The day MR PORTER visits Bellerby & Co Globemakers’ north London workshop, the weather is particularly dreary, even by the city’s standards. A trudge along Stoke Newington’s streets reveals that the cheery rows of independent cafes are practically deserted. Not even the promise of a steaming oat milk latte can tempt people to venture outside. Around the corner, though, in a deserted mews and up the stairs in the globemaker’s studio, you’d forgive the busy artisans inside for mistaking it for a midsummer’s day. “It’s perfect for what we do,” says founder Mr Peter Bellerby, as we enter the sun-streaked workshop. “There’s so much natural light during the day.”
Mr Peter Bellerby and his globemaking operation moved into the space in 2011, although calling it an operation at that point was probably a stretch. “There was just me and one part-time painter,” he says, after we’ve surveyed his growing army of cartographers, painters and woodworkers all silently engrossed in their work.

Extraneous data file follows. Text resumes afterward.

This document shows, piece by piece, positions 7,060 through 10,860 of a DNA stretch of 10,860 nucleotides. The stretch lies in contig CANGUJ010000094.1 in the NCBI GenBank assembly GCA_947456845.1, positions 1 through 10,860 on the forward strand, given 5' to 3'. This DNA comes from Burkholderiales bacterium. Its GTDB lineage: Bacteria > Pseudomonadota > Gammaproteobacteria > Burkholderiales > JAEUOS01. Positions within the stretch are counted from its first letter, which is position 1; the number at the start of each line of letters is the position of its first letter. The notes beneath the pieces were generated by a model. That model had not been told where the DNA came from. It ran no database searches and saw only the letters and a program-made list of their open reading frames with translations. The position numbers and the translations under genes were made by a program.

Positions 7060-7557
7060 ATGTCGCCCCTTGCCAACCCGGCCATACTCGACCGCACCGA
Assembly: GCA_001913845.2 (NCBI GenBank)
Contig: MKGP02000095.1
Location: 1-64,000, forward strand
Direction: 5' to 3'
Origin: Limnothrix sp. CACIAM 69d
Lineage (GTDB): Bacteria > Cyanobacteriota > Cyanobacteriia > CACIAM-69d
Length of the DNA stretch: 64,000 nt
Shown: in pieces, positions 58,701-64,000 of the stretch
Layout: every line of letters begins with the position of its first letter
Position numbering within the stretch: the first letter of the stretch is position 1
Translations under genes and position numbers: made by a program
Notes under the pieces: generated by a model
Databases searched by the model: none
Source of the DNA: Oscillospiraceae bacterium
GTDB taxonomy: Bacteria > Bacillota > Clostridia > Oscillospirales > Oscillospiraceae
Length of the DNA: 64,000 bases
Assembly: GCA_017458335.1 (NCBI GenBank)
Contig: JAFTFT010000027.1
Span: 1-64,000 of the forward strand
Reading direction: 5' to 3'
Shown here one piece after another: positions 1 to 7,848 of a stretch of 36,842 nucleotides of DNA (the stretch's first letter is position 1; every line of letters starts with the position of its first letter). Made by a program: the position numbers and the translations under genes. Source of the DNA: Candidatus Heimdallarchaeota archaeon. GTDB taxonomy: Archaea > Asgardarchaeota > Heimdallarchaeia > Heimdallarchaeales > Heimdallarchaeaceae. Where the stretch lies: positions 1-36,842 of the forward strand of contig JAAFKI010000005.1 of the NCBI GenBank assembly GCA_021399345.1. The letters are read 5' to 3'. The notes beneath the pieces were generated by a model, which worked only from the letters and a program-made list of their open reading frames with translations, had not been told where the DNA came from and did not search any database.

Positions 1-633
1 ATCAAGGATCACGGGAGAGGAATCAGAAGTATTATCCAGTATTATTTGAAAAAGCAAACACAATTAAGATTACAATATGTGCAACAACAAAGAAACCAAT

Above us, the rafters are strung with freshly daubed map fragments and every surface – floor to ceiling – is home to a globe. A few, the largest Churchill models, are approximately the size of a small car. The other desktop varieties look dainty in comparison. “Any globe you see here has failed its quality control,” says Mr Bellerby, gesturing to an assortment of what appear to the untrained eye to be pristine examples. “We’re very fussy.”